Thursday, June 24, 2010

Bending Panels Into Corners

We quite often asked if it is possible to bend the panels into corners rather than using a butt joint or a corner trim.

The answer is yes - it is possible but there are downsides to using this method.

We have created a new page with more information on this subject here :
bending panels into corners

The main issue with this installation method is that there are no real advantages. A well sealed butt joint or a joint employing a Corner Trim will be just as waterproof but a lot less fiddly to execute.

Our prefered method for internal corners is to butt join the panels and seal with a good quality silicone. As there is no grout used in the installation of our panels there is nowhere to harbour moisture and so the silicone, if applied correctly, will remain mould-free for years. On lighter coloured panels use a white silicone, on deeper shades use a clear silicone sealant. This will result in a very neat, waterproof finish for the corner and is suitable for use inside showers. If you are concerned about water leaking through the corner joint you can run silicone if the corner first and then push the panels into the wet silicone, encasing the joint in silicone, just wipe off any excess silicone sealant at the joint.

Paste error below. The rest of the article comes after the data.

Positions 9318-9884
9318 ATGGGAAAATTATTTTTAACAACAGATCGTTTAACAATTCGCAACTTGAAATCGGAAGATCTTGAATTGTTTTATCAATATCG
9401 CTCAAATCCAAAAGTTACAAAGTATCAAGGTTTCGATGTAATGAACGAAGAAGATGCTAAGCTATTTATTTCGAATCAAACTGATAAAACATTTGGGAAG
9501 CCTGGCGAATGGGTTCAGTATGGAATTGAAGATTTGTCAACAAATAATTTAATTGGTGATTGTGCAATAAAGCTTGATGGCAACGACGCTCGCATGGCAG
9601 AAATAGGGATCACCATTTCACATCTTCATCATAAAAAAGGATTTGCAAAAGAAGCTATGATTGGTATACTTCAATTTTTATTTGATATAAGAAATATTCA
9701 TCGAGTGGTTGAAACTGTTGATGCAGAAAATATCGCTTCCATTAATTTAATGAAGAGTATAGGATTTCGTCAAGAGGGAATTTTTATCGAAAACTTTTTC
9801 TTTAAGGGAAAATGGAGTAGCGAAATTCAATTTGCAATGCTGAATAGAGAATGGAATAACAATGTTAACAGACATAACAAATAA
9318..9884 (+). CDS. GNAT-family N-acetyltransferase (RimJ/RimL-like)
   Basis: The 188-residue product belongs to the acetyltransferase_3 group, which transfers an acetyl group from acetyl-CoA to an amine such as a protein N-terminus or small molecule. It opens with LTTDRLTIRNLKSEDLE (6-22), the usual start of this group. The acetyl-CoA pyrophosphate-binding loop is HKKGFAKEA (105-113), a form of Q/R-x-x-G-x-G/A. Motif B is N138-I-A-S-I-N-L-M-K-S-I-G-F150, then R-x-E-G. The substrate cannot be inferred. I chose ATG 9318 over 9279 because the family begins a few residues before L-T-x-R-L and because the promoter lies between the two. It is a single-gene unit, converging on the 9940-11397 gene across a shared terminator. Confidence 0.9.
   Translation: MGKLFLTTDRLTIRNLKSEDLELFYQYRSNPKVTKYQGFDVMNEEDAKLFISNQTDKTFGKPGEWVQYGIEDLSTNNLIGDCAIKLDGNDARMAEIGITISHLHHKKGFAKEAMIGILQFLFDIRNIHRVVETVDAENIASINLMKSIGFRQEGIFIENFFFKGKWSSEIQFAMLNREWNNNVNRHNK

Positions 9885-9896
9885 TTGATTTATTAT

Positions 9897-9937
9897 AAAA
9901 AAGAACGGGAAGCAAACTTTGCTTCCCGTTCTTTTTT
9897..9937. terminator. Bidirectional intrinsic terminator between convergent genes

It is also possible (but tricky) to cut the panels for external corners but this involves removal of the webbing from inside the panel leaving the front surface more susceptible to splitting when the panel are bent. Our prefered method for external corner would be to use an angle trim, as available from our website. Another option is to use a tile edge trim. These result in a very neat finish but you have make sure that the panels are cuttin accurately as they to not cover up any slight discrepancies in cutting.